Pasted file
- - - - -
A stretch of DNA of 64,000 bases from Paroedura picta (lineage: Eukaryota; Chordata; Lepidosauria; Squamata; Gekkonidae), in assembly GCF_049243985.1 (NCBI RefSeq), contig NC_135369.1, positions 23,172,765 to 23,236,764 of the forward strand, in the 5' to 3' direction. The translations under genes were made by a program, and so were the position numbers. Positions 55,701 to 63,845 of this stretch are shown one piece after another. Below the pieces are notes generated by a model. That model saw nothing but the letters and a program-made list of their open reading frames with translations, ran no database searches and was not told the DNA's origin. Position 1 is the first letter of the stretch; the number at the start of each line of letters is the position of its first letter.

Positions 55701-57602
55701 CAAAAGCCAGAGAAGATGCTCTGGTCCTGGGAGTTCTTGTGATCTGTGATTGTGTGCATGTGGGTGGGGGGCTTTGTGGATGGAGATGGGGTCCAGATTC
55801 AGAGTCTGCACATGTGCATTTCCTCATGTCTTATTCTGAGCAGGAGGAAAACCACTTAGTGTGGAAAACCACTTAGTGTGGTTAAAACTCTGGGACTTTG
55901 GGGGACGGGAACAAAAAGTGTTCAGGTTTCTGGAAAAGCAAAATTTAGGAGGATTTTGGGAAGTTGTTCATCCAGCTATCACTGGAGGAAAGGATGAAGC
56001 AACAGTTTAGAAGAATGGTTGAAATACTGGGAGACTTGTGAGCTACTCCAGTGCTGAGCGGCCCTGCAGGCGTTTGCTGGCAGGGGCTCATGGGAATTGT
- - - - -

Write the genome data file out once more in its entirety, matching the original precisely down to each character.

A stretch of DNA of 64,000 bases from Paroedura picta (lineage: Eukaryota; Chordata; Lepidosauria; Squamata; Gekkonidae), in assembly GCF_049243985.1 (NCBI RefSeq), contig NC_135369.1, positions 23,172,765 to 23,236,764 of the forward strand, in the 5' to 3' direction. The translations under genes were made by a program, and so were the position numbers. Positions 55,701 to 63,845 of this stretch are shown one piece after another. Below the pieces are notes generated by a model. That model saw nothing but the letters and a program-made list of their open reading frames with translations, ran no database searches and was not told the DNA's origin. Position 1 is the first letter of the stretch; the number at the start of each line of letters is the position of its first letter.

Positions 55701-57602
55701 CAAAAGCCAGAGAAGATGCTCTGGTCCTGGGAGTTCTTGTGATCTGTGATTGTGTGCATGTGGGTGGGGGGCTTTGTGGATGGAGATGGGGTCCAGATTC
55801 AGAGTCTGCACATGTGCATTTCCTCATGTCTTATTCTGAGCAGGAGGAAAACCACTTAGTGTGGAAAACCACTTAGTGTGGTTAAAACTCTGGGACTTTG
55901 GGGGACGGGAACAAAAAGTGTTCAGGTTTCTGGAAAAGCAAAATTTAGGAGGATTTTGGGAAGTTGTTCATCCAGCTATCACTGGAGGAAAGGATGAAGC
56001 AACAGTTTAGAAGAATGGTTGAAATACTGGGAGACTTGTGAGCTACTCCAGTGCTGAGCGGCCCTGCAGGCGTTTGCTGGCAGGGGCTCATGGGAATTGT